The above songs are sorted by the relevancy of their topic to humans flying unassisted by any device, or where a standard flying machine is not specified. Some of the references are very direct, like "You can fly!" while some are indirect, such as "Up where we belong." The "A" songs are clearly about humans levitating, while the "D" songs would take quite a leap of logic to say this.
Basic Sorting Levels:
A = We can fly now, or in the near future
B = About a Being who can fly
C = We Can hopefully fly in the future, or encouraging one to fly
D = Dubious reference to flying, perhaps just a feeling of being "up"
E = Engine assisted flight through the air
F = The word "Fly" is used, but not referring to flight
Description - the sureness that the song is about humans flying
|A+||Direct references to humans flying unassisted, unambiguously about levitation ability, even describing a specific way to do it, asserting that flying is possible now, in the present.||Rick Stanley's TM-Sidhis reference
Loggins: We're Walking In the Air
|A||Definitely about humans flying, but of desiring or learning or wishing to do so. Song is about how we are "born to fly" but for some reason we are not. We can fly in the near future.||Alan Parsons: One Day to Fly
Roxette: I Wish I Could Fly Now
|A-||About someone seeking the ability of human flight, but with no definite time frame.||Sugar Ray: I Just Wanna Fly|
|B+||Songs about a flying humanoid who encourages and teaches ordinary humans to use their untapped flying ability||Yoda, Peter Pan, or the Muse|
|B||About a special or mythical humanoid Being or character who is not someone who we could easily become. Someone who flies but is not a flying instructor.||Superman
|B-||About a special Being who flies but does not teach, and may even be a bit disdainful of those who cannot fly.||Witches, Sabrina, Thor|
|C+||Mentions flying, but does not describe a specific technique is used. Uses a metaphor, such as "I am a bird" or to be a dove, or some flying entity other than human.||Celine Dion: "Be a dove"|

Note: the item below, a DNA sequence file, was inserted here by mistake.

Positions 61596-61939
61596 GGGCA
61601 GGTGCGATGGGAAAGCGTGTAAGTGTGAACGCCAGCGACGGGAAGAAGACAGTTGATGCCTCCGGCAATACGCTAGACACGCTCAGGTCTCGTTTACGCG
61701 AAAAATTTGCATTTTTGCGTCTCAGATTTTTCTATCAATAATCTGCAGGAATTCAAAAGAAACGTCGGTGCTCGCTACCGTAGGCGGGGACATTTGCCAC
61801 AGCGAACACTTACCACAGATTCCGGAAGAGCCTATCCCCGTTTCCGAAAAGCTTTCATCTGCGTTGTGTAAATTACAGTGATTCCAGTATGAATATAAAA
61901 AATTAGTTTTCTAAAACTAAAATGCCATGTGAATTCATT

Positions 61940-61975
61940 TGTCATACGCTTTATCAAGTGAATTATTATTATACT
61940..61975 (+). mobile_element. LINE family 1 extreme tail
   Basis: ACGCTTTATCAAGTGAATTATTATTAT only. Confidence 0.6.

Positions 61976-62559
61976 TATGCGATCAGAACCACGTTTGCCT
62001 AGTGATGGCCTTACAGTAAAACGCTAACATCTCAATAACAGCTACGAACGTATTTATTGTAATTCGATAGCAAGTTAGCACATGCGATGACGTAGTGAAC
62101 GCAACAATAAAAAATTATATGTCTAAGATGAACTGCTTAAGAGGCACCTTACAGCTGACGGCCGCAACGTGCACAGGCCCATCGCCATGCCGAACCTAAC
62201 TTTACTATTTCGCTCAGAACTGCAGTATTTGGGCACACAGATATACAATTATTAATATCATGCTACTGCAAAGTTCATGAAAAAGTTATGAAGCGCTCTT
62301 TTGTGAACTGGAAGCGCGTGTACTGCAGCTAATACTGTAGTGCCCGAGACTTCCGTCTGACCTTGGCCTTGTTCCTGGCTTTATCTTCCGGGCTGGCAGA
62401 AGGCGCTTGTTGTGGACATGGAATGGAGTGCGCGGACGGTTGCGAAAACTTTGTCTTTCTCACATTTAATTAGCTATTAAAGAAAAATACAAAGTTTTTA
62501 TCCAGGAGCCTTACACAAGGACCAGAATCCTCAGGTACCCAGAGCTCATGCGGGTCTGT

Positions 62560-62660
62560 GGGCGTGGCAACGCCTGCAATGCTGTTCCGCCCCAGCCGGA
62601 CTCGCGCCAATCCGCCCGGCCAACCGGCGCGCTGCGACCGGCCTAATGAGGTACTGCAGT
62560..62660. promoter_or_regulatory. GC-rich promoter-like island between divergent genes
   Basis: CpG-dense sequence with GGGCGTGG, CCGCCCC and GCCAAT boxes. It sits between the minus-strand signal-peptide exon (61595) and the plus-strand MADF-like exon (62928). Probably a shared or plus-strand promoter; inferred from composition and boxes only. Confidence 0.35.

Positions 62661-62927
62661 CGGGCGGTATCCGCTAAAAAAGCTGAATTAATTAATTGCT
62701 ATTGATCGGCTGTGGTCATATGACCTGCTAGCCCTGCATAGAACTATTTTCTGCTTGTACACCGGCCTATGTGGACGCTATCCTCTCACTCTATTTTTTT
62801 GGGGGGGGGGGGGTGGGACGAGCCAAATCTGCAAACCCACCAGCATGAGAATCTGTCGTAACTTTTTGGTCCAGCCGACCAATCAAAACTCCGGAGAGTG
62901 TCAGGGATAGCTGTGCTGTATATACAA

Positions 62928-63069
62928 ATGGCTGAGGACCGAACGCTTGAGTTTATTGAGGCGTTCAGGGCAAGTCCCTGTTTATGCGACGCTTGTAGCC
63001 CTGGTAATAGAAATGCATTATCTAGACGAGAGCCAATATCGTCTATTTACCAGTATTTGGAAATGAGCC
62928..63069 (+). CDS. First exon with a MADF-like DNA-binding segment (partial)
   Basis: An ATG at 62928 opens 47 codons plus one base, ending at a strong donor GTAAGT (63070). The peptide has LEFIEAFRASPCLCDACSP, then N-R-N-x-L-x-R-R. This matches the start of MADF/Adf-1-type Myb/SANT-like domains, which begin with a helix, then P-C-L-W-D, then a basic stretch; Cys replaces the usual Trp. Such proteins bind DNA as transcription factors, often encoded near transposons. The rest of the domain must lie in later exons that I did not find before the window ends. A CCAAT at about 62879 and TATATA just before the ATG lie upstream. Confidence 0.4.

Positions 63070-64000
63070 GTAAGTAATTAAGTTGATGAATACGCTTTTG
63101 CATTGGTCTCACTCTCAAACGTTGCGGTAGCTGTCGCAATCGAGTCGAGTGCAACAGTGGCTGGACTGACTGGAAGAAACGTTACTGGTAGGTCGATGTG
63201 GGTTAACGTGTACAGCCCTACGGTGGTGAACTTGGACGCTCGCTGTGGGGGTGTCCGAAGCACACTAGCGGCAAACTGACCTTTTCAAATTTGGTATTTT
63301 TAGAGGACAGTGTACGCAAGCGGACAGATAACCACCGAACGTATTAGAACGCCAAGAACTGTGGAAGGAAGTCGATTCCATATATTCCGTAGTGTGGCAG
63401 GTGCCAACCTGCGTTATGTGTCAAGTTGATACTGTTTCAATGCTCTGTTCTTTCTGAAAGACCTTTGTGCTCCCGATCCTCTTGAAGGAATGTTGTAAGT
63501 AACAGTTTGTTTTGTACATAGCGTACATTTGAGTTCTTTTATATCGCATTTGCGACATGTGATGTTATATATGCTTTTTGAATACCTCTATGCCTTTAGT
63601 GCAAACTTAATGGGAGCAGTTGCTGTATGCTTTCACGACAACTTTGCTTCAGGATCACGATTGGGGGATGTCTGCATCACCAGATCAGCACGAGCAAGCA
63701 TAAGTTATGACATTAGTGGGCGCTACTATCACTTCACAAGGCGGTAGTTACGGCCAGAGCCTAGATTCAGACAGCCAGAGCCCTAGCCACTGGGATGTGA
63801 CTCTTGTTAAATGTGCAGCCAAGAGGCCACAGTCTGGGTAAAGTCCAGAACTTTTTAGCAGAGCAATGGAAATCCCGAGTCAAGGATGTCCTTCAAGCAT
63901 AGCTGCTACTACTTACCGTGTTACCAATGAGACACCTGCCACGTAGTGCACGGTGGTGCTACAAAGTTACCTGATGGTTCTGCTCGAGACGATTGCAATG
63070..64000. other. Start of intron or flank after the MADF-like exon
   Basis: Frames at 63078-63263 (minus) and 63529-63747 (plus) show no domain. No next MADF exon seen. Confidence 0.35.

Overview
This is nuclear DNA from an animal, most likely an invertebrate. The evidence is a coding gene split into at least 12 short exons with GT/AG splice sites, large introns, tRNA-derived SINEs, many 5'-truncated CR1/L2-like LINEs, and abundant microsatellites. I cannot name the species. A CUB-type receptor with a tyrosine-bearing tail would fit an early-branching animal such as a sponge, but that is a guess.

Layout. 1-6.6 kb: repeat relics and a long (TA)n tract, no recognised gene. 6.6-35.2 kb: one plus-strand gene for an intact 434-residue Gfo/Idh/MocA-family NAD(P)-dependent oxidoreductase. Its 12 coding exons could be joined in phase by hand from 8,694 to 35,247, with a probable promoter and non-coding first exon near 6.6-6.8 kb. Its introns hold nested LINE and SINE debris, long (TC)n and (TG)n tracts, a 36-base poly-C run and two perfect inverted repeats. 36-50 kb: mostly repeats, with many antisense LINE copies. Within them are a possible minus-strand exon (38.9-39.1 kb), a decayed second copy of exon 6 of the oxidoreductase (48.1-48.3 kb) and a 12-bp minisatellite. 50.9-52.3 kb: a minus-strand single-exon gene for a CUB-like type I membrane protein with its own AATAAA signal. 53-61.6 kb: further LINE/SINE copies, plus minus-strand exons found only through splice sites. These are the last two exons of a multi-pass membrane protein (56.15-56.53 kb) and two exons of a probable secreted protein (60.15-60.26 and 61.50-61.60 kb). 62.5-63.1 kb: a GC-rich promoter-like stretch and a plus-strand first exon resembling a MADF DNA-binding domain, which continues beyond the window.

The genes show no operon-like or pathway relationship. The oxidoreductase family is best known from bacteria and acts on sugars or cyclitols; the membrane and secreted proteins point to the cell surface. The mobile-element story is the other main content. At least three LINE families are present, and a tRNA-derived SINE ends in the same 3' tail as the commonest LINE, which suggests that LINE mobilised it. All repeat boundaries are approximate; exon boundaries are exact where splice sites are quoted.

|C||Could be about humans flying, using a simile of "like" or "as", but it is hard to tell..||Boz Scaggs: Fly like a bird|
|C-||Could be about humans flying, but might be singing as if a non-human animal of some kind.||Abba: "I am an Eagle"|
|D||Doubtful reference to human flight. Indirect or vague references, such as being "up" or feeling "higher", or "Fly" meaning to go to a better place, rather than soaring.||Up Where We Belong
Michael Jackson: Fly Away
|E||Engine assisted flight. They are referring to humans flying, but using an airplane, or rocket, or with the assistance of some mechanical device.||Pink Floyd: Learn to Fly|
|F||Just mentions the word "Fly" but not referring to motion through the air, probably irrelevant to this list. This song would be put in the No Fly Zone||Super Fly
* Other factors influencing a song's sequence rating up or down.
Ozzy Osbourne was quite definite in singing that he was flying high now, amongst other impressive capabilities, which would normally give Flying High Again an A+. But this song lost points, rated a B+, as the judges determined he may be referring to a different type of high -- one that diminishes rather than develops optimal brain functioning. This judgment is based on Mr. Osbourne's recorded confession ("I've been a bad, bad boy"), lack of remorse ("no use saying sorry"), and insanity plea ("I'm just a crazy guy"). The prosecutor argued to the Flying Music judges that Ozzie presented a probable "flight risk."
Conversely, Hilary Duff's song did not specifically state that she was flying per se, only encouraged others to do so. But she received additional points from for providing a musical video. It was concluded that she would not encourage others to fly unless she was certain that it is possible.
Emma Townshend also received extra points, for the deepness of her lyrics, such as "things are not always as they seem", "let our spirits be at one" and ridicule of war as an outdated way to "save the world." Plus she earned extra points for being the daughter of Peter Townshend of The Who.
Some of the above songs have the same name, but are different tunes, by different artists. For example there are 6 different "Fly Away" songs and 3 different "Learning to Fly" songs. Over a dozen songs are called simply "Fly" as a title.